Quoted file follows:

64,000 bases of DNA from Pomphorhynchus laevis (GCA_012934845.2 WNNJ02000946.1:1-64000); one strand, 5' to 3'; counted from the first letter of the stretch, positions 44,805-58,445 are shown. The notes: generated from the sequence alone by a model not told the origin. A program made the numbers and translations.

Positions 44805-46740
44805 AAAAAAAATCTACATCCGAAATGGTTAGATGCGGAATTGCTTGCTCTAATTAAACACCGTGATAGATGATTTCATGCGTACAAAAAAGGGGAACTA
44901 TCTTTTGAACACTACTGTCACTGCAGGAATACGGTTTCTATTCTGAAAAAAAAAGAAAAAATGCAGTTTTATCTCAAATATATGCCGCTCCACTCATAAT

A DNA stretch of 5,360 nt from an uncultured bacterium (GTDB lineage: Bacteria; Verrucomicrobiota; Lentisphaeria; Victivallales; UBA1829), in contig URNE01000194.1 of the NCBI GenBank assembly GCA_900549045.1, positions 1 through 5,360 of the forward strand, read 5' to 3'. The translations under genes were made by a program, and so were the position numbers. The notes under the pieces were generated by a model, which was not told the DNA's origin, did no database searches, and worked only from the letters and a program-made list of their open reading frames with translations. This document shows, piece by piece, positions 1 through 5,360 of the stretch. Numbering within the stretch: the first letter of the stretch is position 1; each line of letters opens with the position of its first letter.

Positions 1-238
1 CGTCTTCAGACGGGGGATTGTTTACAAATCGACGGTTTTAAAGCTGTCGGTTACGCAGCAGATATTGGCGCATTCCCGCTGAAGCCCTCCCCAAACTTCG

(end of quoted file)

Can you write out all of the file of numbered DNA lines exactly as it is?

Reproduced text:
64,000 bases of DNA from Pomphorhynchus laevis (GCA_012934845.2 WNNJ02000946.1:1-64000); one strand, 5' to 3'; counted from the first letter of the stretch, positions 44,805-58,445 are shown. The notes: generated from the sequence alone by a model not told the origin. A program made the numbers and translations.

Positions 44805-46740
44805 AAAAAAAATCTACATCCGAAATGGTTAGATGCGGAATTGCTTGCTCTAATTAAACACCGTGATAGATGATTTCATGCGTACAAAAAAGGGGAACTA
44901 TCTTTTGAACACTACTGTCACTGCAGGAATACGGTTTCTATTCTGAAAAAAAAAGAAAAAATGCAGTTTTATCTCAAATATATGCCGCTCCACTCATAAT

A DNA stretch of 5,360 nt from an uncultured bacterium (GTDB lineage: Bacteria; Verrucomicrobiota; Lentisphaeria; Victivallales; UBA1829), in contig URNE01000194.1 of the NCBI GenBank assembly GCA_900549045.1, positions 1 through 5,360 of the forward strand, read 5' to 3'. The translations under genes were made by a program, and so were the position numbers. The notes under the pieces were generated by a model, which was not told the DNA's origin, did no database searches, and worked only from the letters and a program-made list of their open reading frames with translations. This document shows, piece by piece, positions 1 through 5,360 of the stretch. Numbering within the stretch: the first letter of the stretch is position 1; each line of letters opens with the position of its first letter.

Positions 1-238
1 CGTCTTCAGACGGGGGATTGTTTACAAATCGACGGTTTTAAAGCTGTCGGTTACGCAGCAGATATTGGCGCATTCCCGCTGAAGCCCTCCCCAAACTTCG